The seventh annual GSMA SDG Impact Report shows that digital inclusion is central to SDG progress

NEW YORK, September 21, 2022 /PRNewswire/ — According to the GSMA’s seventh annual Mobile Industry Impact Report: Sustainable Development Goals, closing the mobile internet “utilization gap” should be a priority for countries trying to meet the ambitious UN Sustainable Development Goals.

The report shows that six years after being the first industry to commit to the SDGs, the mobile industry continues to increase its contribution to all 17 goals. But despite mobile operators’ ongoing commitment to the 2030 Agenda, there is still a long way to go.

A combination of global conflicts, rising food and energy poverty, economic insecurity and the ongoing impact of Covid-19 are creating significant headwinds and are currently threatening the progress of the SDGs around the world. In the face of these challenges, the report highlights the crucial role that mobile connectivity and connected technologies can play as enablers, helping countries “move better” to achieve economic recovery and resilience.

In many countries, especially in low- to middle-income countries, cell phones are the primary way to access the Internet. Mobile operators’ investments in network infrastructure have helped close the ‘coverage gap’.[1] for mobile broadband networks from 1.4 billion people in 2015 to 400 million people in 2022, making a strong contribution to a range of SDG indicators.

However, around 3.2 billion people covered by networks are still unable to reap the benefits of this connectivity due to a lack of skills, knowledge, affordability, relevant content and other factors. This “utilization gap” is fast becoming one of the biggest “brakes” on economic and social progress worldwide.

The report shows how people with access to fast, reliable networks are able to stay connected with friends and family, work remotely, access education and healthcare services, build innovative businesses, improve efficiencies and reduce CO2 – Reduce emissions. In contrast, those without access are most vulnerable to economic and social disruption and risk falling further behind as the world emerges from the pandemic, especially as online services become more and more an integral part of society.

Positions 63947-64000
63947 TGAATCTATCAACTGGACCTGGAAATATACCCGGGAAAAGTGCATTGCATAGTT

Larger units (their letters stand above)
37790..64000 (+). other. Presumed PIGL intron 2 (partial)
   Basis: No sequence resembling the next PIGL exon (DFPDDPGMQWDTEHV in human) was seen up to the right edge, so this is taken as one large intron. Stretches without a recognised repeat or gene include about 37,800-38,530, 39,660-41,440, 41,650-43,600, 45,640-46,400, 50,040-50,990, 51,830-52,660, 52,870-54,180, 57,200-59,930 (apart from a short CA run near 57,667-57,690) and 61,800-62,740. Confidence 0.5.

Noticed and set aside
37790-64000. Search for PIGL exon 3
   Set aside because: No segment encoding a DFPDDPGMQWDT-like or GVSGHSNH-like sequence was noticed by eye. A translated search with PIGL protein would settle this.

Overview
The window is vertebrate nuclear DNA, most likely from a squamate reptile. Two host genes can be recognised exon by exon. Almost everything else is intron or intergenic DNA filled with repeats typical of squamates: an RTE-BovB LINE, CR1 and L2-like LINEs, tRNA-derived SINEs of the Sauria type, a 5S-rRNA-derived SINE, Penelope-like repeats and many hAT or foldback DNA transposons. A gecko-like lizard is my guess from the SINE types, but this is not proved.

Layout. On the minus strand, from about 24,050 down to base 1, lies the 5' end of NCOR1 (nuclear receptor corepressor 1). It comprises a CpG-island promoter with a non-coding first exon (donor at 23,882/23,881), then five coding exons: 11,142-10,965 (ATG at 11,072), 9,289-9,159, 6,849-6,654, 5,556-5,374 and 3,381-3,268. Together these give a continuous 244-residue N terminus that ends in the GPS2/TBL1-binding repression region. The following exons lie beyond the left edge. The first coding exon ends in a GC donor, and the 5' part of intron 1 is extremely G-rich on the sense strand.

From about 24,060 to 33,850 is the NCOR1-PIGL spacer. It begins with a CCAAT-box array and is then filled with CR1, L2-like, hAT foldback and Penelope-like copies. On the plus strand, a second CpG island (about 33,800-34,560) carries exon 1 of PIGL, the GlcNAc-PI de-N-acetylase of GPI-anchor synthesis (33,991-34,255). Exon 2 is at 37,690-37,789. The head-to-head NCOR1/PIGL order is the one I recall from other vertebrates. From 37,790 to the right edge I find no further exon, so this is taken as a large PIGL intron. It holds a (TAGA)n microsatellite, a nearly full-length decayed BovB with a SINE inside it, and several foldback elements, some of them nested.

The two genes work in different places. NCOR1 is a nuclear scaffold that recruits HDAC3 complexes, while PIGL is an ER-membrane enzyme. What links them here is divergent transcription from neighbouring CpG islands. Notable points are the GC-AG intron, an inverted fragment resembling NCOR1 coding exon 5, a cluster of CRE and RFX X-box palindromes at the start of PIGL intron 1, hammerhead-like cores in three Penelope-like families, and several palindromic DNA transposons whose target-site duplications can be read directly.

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Jose Maria Alvarez PalleteCEO of Telefonica and Chairman of the GSMA said: “In a world where conflict, food insecurity and economic uncertainty are high on the global agenda, mobile has never played a more important role. The GSMA’s SDG Impact Report demonstrates the transformative impact of communication in tackling these tremendous challenges through action as a catalyst for positive change and meaningful progress.”

Director General of the GSMA, Mats Granrydsaid: “The UN General Assembly in new York This week is a powerful reminder of the importance of acting together in the face of growing global challenges. The SDGs remain a guide for global progress, and the mobile industry is proud to be both an advocate for them and a key enabler for their implementation.

“Mobile connectivity and digital inclusion are essential tools to achieve the ambitious goals of the 2030 Agenda and to help the world face the headwinds of global inequality, poverty and conflict. We call on policymakers to address the barriers that are severely constraining private sector investment – high-quality mobile networks and together helping to close the “utilization gap” that is preventing so many from realizing their potential in our increasingly connected world. Together we can harness the power of connectivity as a catalyst for economic recovery, social progress and digital inclusion that will improve the lives of millions of people around the world.”

The SDG contributions of the mobile industry

  • The mobile industry increased its impact on all 17 SDGs in 2021, with compound annual increases accelerating compared to 2020. The average SDG Impact Score for the 17 SDGs reached 53, up from 49 in 2020 and 32 in 2015, meaning the mobile industry is achieving 53% of what it could potentially contribute to the SDGs. Other highlights are:
    – There are now eleven SDGs where the contribution of mobile is above 50, compared to six in 2020 and none in 2015.
    – The mobile industry continues to make its greatest impact on SDG 9: Industry, Innovation and Infrastructure, driven by the reach of mobile networks and the consumption of mobile internet services.